The terms “heterocyclyl” or “heterocyclic group” refer to 3- to 10-membered ring structures, more preferably 3- to 7-membered rings, whose ring structures include one to four heteroatoms. Heterocycles can also be polycycles. Heterocyclyl groups include, for example, thiophene, thianthrene, furan, pyran, isobenzofuran, chromene, xanthene, phenoxathiin, pyrrole, imidazole, pyrazole, isothiazole, isoxazole, pyridine, pyrazine, pyrimidine, pyridazine, indolizine, isoindole, indole, indazole, purine, quinolizine, isoquinoline, quinoline, phthalazine, naphthyridine, quinoxaline, quinazoline, cinnoline, pteridine, carbazole, carboline, phenanthridine, acridine, perimidine, phenanthroline, phenazine, phenarsazine, phenothiazine, furazan, phenoxazine, pyrrolidine, oxolane, thiolane, oxazole, piperidine, piperazine, morpholine, lactones, lactams such as azetidinones and pyrrolidinones, sultams, sultones, and the like. The heterocyclic ring can be substituted at one or more positions with such substituents as described above, as for example, halogen, alkyl, aralkyl, alkenyl, alkynyl, cycloalkyl, hydroxyl, amino, nitro, sulfhydryl, imino, amido, phosphonate, phosphinate, carbonyl, carboxyl, silyl, ether, alkylthio, sulfonyl, ketone, aldehyde, ester, a heterocyclyl, an aromatic or heteroaromatic moiety, —CF3, —CN, or the like.
Unless the number of carbons is otherwise specified, “lower alkyl” as used herein means an alkyl group, as defined above, but having from one to ten carbons, more preferably from one to six carbon atoms in its backbone structure. Likewise, “lower alkenyl” and “lower alkynyl” have similar chain lengths. Preferred alkyl groups are lower alkyls. In preferred embodiments, a substituent designated herein as alkyl is a lower alkyl.
An “implant” is any object intended for placement in a human body that is not a living tissue. Implants include naturally derived objects that have been processed so that their living tissues have been devitalized. As an example, bone grafts can be processed so that their living cells are removed, but so that their shape is retained to serve as a template for ingrowth of bone from a host. As another example, naturally occurring coral can be processed to yield hydroxyapatite preparations that can be applied to the body for certain orthopedic and dental therapies. An implant can also be an article comprising artificial components. The term “implant” can be applied to the entire spectrum of medical devices intended for placement in a human body.
The terms “infectious microorganisms” or “infectious agents” as used herein refers to disease causing or contributing bacteria (including gram-negative and gram-positive organisms, such as Staphylococci sps. (e.g. Staphylococcus aureus, Staphylococcus epidermis), Enterococcus sp. (E. faecalis), Pseudomonas sp. (P. aeruginosa), Escherichia sp. (E. coli), Proteus sp. (P. mirabilis)), fungi (including Candida albicans), viruses and protists.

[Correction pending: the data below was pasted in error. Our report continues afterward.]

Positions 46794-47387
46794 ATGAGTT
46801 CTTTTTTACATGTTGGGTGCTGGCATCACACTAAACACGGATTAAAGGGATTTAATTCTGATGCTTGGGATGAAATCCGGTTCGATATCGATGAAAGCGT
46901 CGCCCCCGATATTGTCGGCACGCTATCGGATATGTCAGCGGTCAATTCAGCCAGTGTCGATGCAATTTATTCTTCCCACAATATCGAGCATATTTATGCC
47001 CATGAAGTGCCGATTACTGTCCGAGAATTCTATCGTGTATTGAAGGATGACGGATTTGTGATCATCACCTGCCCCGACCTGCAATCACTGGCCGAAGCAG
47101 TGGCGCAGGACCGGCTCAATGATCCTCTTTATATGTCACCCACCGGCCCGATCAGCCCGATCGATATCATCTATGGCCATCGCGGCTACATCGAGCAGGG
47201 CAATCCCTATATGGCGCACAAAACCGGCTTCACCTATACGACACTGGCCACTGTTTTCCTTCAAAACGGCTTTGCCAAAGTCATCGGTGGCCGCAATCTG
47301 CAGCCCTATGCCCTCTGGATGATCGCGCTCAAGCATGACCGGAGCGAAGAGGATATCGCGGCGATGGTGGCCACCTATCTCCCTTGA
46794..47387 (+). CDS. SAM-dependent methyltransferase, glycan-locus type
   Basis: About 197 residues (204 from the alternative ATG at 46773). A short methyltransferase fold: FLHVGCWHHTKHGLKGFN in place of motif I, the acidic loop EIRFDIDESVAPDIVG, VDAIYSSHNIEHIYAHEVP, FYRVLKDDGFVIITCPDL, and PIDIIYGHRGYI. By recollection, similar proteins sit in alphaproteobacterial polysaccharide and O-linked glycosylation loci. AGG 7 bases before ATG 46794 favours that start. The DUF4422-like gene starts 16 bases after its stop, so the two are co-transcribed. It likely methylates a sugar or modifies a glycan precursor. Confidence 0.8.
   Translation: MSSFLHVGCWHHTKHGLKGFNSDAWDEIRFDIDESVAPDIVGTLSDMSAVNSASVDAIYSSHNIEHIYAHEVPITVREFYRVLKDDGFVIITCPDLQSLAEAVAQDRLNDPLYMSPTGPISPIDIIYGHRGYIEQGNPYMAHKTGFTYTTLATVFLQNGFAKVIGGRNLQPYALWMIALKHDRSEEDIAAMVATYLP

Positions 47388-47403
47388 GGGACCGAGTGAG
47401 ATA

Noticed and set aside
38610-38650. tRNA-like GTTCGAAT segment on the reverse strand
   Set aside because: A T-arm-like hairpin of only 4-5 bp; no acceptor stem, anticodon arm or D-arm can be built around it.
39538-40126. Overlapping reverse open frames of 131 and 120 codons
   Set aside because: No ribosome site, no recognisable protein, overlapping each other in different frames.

“Medical device” refers to a non-naturally occurring object that is inserted or implanted in a subject or applied to a surface of a subject. Medical devices can be made of a variety of biocompatible materials, including: metals, ceramics, polymers, gels and fluids not normally found within the human body. Examples of polymers useful in fabricating medical devices include such polymers as silicones, rubbers, latex, plastics, polyanhydrides, polyesters, polyorthoesters, polyamides, polyacrylonitrile, polyurethanes, polyethylene, polytetrafluoroethylene, polyethylenetetraphthalate and polyphazenes. Medical devices can also be fabricated using certain naturally-occurring materials or treated naturally-occurring materials. As an example, a heart valve can be fabricated by combining a treated porcine heart valve with an affixation apparatus using artificial materials. Medical devices can include any combination of artificial materials, combinations selected because of the particular characteristics of the components. For example, a hip implant can include a combination of a metallic shaft to bear the weight, a ceramic artificial joint and a polymeric glue to affix the structure to the surrounding bone. An implantable device is one intended to be completely imbedded in the body without any structure left outside the body (e.g. heart valve). An insertable device is one that is partially imbedded in the body but has a part intended to be external (e.g. a catheter or a drain). Medical devices can be intended for short-term or long-term residence where they are positioned. A hip implant is intended for several decades of use, for example. By contrast, a tissue expander may only be needed for a few months, and is removed thereafter. Insertable devices tend to remain in place for shorter times than implantable devices, in part because they come into more contact with microorganisms that can colonize them.
As used herein, the term “nitro” means —NO2; the term “halogen” designates —F, —Cl, —Br or —I; the term “sulfhydryl” means —SH; the term “hydroxyl” means —OH; and the term “sulfonyl” means —SO2—.
The terms ortho, meta and para apply to 1,2-, 1,3- and 1,4-disubstituted benzenes, respectively. For example, the names 1,2-dimethylbenzene and ortho-dimethylbenzene are synonymous.